a name in the path may represent alternatively a directory or a file;
a file or a directory that follow a previous directory, are identified after a slash used as a prefix.
/one/two/three represents the file (or the directory)
three that follows
two, that follows
one, which follows the root. (2)
The type of file system determines the rules that must be obeyed by the file names. For example there might be situations when one is allowed to use special symbols, such as a space character, and other situations when this is not allowed. Similarly, the maximum length of names has specific limits.
Moreover, the file system allows to store secondary information that allow to qualify a file, for example they can be used to distringuish between a directory and a normal data file.
Traditionally two conventional names are used to refer to the current directory (i.e. the one where one is positioned) and to the previous one (i.e. the one where the current is contained):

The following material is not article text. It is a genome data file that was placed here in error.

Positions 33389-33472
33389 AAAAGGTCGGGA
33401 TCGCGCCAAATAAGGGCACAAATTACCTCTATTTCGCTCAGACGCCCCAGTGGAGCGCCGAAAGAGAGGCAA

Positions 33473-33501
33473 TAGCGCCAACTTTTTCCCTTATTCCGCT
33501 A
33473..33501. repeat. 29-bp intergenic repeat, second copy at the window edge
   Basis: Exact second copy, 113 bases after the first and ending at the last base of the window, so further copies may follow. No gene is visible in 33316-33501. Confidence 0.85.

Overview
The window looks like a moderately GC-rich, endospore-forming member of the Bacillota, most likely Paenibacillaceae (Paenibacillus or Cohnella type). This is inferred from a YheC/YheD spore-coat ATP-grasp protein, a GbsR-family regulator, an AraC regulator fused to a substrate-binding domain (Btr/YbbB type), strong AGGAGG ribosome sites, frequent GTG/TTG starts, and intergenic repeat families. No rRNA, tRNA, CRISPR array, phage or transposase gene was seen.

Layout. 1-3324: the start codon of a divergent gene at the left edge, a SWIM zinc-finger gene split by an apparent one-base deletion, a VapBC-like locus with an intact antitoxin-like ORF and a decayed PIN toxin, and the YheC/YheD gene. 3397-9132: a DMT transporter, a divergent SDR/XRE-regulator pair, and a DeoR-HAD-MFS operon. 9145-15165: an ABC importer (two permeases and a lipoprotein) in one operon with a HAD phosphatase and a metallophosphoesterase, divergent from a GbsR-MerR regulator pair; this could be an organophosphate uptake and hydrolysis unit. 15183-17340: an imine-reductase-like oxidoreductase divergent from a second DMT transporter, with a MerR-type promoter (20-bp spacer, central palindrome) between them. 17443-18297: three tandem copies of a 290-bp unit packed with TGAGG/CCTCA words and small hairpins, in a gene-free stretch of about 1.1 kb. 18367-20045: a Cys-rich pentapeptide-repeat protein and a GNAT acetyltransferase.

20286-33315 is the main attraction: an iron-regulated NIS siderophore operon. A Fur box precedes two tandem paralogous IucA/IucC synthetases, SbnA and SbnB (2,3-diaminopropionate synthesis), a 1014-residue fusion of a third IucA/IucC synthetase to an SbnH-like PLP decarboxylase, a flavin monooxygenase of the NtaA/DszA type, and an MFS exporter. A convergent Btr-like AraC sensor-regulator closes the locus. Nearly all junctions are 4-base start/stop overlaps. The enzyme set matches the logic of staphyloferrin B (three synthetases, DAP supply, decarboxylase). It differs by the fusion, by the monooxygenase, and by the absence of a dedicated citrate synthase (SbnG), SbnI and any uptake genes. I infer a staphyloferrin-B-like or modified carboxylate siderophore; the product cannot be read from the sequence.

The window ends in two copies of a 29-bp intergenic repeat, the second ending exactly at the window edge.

. a single dot represents the current directory;
.. two sequential dots represent the previous directory (i.e. that where the current one is contained).
The operating system is what controls all things. A topology can be based on three aspects as follows:
The kernel is the central part of the system. Ideally is a kind of abstraction of the machine's physical characteristrics and it is the level contacted by the programs for every operation. This means, for example, that the programs do not need to access directly the physical devices, but can use logical devices defined by the kernel. This is the foundation of the portability of an operating system on different physical platforms.
The portability is the possibility to transfer programs on different platforms, enabled by akernel which supply compatible functionality.